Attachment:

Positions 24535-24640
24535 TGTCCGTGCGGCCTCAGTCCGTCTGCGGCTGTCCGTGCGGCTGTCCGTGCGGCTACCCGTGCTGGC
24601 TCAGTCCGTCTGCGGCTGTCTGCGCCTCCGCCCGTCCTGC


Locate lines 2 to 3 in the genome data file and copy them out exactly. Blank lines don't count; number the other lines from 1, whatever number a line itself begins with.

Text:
24535 TGTCCGTGCGGCCTCAGTCCGTCTGCGGCTGTCCGTGCGGCTGTCCGTGCGGCTACCCGTGCTGGC
24601 TCAGTCCGTCTGCGGCTGTCTGCGCCTCCGCCCGTCCTGC